TV viewers praise BBC camera crew for rescuing trapped penguins

TV viewers have praised a BBC film crew that came to the rescue of trapped penguins they were filming in Antarctica.

The team capturing footage for the Sir David Attenborough series Dynasties took the rare decision to help out Emperor penguins stuck in a ravine.

Their actions went against the usual stance of nature documentary makers not to intervene in the scenes they are filming.

“That camera crew deserved MBE’s for saving them penguins #Dynasties,” wrote one viewer on Twitter.

Another tweeted: “Amazing. Right decision guys intervening to save the penguins. What an amazing film. What an amazing brave crew. #Dynasties”

“The crewmen are amazing amazing humans Bravo #Dynasties,” said another Twitter user.

Behind the scenes footage broadcast after the emotional second episode of Dynasties on Sunday revealed the harsh conditions the TV crew faced in Antarctica.

The programme tracked a colony of emperor penguins in Atka Bay battling to survive and breed in the cruellest winter on earth.

Director Will Lawson, director of photography Lindsay McCrae and camera assistant Stefan Christmann spent 337 days on the icy continent, working in -60C temperatures and 100kph plus winds.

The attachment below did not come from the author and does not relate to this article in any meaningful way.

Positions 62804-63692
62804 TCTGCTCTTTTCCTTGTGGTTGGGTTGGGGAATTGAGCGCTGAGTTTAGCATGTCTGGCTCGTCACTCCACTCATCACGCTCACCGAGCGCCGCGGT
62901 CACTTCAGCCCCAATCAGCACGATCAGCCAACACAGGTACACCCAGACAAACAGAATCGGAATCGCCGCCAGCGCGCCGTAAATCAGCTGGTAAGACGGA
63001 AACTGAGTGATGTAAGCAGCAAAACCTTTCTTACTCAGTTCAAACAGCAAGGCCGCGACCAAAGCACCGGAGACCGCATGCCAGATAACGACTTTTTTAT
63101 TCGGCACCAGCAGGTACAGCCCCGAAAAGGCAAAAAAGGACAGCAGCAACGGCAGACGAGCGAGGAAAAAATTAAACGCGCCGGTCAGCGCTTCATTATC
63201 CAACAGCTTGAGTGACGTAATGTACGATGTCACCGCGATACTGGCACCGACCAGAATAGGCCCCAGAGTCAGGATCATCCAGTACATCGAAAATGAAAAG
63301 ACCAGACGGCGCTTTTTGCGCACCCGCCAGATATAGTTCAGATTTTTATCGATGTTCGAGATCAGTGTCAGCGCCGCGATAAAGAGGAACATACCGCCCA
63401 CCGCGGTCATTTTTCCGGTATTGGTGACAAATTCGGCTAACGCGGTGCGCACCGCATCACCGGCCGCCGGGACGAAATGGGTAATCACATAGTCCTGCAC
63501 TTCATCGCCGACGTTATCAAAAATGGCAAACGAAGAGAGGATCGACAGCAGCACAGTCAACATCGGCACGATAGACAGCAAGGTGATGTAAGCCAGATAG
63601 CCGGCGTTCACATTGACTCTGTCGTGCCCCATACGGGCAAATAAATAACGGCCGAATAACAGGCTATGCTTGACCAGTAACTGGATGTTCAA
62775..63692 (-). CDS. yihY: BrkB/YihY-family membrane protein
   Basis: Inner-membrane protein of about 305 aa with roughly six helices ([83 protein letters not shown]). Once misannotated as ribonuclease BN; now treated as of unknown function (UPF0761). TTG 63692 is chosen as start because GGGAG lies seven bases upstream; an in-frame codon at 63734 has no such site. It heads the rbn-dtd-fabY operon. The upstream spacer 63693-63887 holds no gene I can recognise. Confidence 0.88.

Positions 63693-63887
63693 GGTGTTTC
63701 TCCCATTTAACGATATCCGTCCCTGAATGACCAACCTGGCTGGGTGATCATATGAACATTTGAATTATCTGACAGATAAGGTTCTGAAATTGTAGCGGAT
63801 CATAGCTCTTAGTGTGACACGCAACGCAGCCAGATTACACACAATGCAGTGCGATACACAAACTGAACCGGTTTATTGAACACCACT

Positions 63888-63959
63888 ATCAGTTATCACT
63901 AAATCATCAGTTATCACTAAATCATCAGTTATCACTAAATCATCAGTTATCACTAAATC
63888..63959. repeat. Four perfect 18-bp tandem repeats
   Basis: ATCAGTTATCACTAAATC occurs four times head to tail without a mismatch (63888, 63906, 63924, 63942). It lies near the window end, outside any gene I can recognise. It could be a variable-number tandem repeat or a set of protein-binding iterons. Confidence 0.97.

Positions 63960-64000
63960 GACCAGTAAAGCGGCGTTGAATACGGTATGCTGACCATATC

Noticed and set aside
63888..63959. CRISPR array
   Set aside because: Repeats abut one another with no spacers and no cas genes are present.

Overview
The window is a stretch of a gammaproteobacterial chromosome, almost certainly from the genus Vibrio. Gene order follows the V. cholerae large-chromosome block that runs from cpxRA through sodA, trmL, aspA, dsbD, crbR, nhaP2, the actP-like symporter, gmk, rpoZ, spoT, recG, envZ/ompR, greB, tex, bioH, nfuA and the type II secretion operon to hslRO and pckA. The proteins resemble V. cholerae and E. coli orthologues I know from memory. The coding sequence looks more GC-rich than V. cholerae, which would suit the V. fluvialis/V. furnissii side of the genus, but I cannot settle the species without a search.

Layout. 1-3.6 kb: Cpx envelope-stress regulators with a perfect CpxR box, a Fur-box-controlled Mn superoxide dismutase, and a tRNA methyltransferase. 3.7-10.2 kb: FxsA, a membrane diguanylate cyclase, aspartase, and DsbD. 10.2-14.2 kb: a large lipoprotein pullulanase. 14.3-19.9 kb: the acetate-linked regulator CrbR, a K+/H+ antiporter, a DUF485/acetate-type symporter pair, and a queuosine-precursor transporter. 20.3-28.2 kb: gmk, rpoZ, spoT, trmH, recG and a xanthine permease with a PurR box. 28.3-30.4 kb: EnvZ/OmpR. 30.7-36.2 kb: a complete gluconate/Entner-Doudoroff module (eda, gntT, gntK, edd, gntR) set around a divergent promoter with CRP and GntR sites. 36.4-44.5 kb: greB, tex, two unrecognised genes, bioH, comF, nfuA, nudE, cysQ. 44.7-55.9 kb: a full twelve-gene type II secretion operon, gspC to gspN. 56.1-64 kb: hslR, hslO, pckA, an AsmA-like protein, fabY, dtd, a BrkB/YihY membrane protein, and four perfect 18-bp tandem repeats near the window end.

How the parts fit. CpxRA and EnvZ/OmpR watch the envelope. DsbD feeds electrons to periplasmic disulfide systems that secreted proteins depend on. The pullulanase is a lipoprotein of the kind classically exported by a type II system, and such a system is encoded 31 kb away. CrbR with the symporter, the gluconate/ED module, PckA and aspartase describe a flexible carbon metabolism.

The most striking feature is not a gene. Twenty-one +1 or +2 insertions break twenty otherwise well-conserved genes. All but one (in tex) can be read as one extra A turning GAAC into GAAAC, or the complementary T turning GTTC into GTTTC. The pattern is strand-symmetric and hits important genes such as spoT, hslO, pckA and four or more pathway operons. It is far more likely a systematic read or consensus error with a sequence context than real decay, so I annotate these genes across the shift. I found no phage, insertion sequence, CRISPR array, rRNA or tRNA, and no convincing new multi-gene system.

On one occasion following a storm, the team discovered several penguin mothers and their chicks had become cut off from the colony in a ravine.

They filmed harrowing footage of mothers battling to drag their chicks up the sheer slope, some making the terrible choice to abandon their baby.

The crew returned two days later and decided to build a stepped ramp that helped the remaining penguins climb to safety.

Cameraman Lindsay McCrae and field assistant Stefan Christmann filming the Emperor penguin colony from a jib in Atka Bay, Antarctica. (BBC/PA)

Praise was heaped on the team on social media.

“The film crew braving the conditions to get such high quality footage and then helping some of the penguins to survive is absolutely amazing #Dynasties,” said one tweeter.

“The penguins really have a rough time so pleased the camera crew helped the ones that were stuck #Dynasties,” said another.

Before the episode aired, Mr Lawson defended the decision to take the rare step and intervene in the penguins’ welfare

“You can only react to the facts in front of you,” he told the Times.

“We knew we were the only other animal there. There was no animal benefiting from the demise of these penguins. It was only going to end one way.”

Mike Gunton, creative director at the BBC’s natural history unit, also backed the crew’s actions.

He told the Times: “I think it was the right thing to do. If people knew that we had the opportunity to do that and we hadn’t done that, I think that would be much more difficult to answer.”

Last week, viewers were moved to tears as Sir David’s new series debuted on BBC One.

People tuning in said they were moved by the story of chimpanzee David, an alpha male fighting to hold on to his position with rivals all around him.

The next episode of Dynasties, which follows the fortunes of a pride of Lions, will be shown on BBC One at 8pm on November 25.

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